When was the last time you spend almost half your income to just survive? Forget food, I’m talking only drinking water?

I had the privilege of standing frozen when MGR asked me this question. MGR, as he is popularly called (guess MGRs never die in TN!), is a resident of the official resettlement slum working under the Tamil Nadu Slum Clearance Board in a place called Kannagi Nagar.

On OMR in Chennai, sharing a neighbourhood with elitist IT Parks and Golf villages, Kannagi Nagar residents are forced to spend almost Rs 50-100 per day, nearly half their income, for water, and thus to survive, said MGR.

“Shall we run for water or go for work?” Chandra raised her voice when we asked her how she lives with such gripping shortage of water. Her husband was a drunkard and left her two years back. She goes to Koyambedu market daily as early as two in the morning, collects flowers, and sells them in the local market for a living. She supports two children and her mother (who, like many others in the area, is a cancer patient). Even this level of mere existence comes to a stop because of the water shortage because she needs water to maintain the freshness of flowers for one night. Added to this, she pays Rs 2,600 as rent for her two rooms and a bathroom – which you can call a house if you like.

The Corporation itself (dating back to as early as 1961) defines slums as “huts erected in a haphazard manner without proper access…lacking minimum basic amenities, protected water supply and drainage arrangements. Houses built in close proximity not allowing free air to get in.” Areas like Kannagi Nagar built by the Corporation to upgrade the lives of slum dwellers, is more abysmal than the luxury offered by that definition.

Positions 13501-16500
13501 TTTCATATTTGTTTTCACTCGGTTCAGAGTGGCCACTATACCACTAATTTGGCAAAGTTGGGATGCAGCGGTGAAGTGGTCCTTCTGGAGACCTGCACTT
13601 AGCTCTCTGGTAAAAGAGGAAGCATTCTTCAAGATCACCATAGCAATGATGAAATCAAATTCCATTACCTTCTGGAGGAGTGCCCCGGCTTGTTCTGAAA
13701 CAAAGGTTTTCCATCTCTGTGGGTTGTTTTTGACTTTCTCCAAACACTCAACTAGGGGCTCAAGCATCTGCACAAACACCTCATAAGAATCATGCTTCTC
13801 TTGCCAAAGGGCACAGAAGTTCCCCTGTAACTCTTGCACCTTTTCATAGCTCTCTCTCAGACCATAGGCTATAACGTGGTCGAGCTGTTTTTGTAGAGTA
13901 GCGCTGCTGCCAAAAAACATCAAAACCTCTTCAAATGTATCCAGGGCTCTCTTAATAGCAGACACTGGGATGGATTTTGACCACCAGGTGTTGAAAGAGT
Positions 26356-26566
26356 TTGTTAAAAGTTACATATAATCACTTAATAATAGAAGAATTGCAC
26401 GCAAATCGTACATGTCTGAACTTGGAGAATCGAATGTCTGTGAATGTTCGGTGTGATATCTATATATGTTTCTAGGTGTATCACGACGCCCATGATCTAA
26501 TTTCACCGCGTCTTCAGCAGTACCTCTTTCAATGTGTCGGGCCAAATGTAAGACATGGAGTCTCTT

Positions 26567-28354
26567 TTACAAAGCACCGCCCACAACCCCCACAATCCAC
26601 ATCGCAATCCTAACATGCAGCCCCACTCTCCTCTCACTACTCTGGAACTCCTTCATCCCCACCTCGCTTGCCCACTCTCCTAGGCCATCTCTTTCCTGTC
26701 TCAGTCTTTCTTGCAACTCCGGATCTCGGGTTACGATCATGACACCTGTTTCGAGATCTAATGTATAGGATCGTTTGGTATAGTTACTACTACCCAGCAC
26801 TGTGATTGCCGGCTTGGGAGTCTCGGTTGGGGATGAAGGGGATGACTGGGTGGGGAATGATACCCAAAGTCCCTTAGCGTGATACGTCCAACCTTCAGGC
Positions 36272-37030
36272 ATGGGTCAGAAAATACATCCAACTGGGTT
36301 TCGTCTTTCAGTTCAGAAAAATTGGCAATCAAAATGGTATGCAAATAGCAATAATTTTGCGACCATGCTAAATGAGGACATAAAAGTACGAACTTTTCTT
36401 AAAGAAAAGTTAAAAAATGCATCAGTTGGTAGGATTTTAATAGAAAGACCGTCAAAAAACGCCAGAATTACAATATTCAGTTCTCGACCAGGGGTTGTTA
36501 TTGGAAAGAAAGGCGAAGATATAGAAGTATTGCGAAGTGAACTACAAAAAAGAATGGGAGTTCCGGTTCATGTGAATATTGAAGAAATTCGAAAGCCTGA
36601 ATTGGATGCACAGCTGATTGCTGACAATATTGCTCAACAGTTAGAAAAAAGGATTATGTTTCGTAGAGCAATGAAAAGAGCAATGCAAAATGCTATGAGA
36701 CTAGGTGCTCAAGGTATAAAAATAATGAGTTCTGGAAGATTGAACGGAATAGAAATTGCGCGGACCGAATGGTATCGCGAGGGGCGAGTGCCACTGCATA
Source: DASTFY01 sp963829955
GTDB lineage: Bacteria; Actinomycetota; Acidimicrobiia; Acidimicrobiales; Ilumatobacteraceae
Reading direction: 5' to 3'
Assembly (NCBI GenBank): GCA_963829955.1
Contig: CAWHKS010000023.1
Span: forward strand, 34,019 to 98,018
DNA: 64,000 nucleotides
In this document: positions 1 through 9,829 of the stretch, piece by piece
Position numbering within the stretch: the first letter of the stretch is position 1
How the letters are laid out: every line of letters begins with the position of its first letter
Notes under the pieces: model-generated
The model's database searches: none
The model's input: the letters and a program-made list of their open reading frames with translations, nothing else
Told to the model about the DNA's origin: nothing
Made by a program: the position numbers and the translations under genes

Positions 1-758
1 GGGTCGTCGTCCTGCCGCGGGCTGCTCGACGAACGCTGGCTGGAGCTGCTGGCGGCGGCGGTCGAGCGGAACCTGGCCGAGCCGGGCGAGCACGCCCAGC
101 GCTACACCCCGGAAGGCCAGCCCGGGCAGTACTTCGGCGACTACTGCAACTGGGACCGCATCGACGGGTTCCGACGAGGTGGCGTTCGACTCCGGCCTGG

By official sources, power shortage in the New Veeranam project is the culprit for this.

Veeranam, a Rs 720-cr and 1455-mcft capacity project build near Veeranam Lake, is infamous for the allegations of rampant corruption and politicking since its inception in 1967. When the project was finally completed in 2004, ironically, the lake had run dry and was used as a cricket field. The authorities then decided to dig 45 deep borewells to run the project.

“In any case,” C.S Kuppuraj, former Chief Engineer of the Tamil Nadu PWD once commented on the project, “even if there is water in Veeranam and even if all of it is sent to Chennai, it will be like pouring a mug-full into the sea.” So, that’s the way water comes, if at all, to Kannagi Nagar.

While returning from Kannagi Nagar we saw lush greenery sprawled across the land literally opposite to the slum – the AKDR Golf Village. Everyone knows that a golf green guzzles gallons of water. Where do they get their water? From the Corporation? Do they pay for their water? Or, worse, do they use borewells which could result in over-extraction of groundwater?

When we started making enquires about the details of their business and tried to get some photos of the place – in a brief role change as sports journalists – we were almost thrown out by the Director himself on the charge of ‘trespassing’!

Ha! The games people play!

Post Script: As we were writing this report, we came to know that the people in Kannagi Nagar were getting water. We are happy to know that. But can anyone tell us how long they’ll get it?

(Nidheesh is a student of ACJ, Chennai. He got inputs from classmate Mythili Sankara; S. Srivatsan, Urban Affairs Editor, The Hindu; Karen Coelho, Madras Institute of Development Studies (MIDS); Prof. Nagaraj, ACJ; Venkat, researcher, MIDS; and Rukmini Ramani, M.S Swaminathan Research Foundation.)

(This article was published on January 23, 2013)
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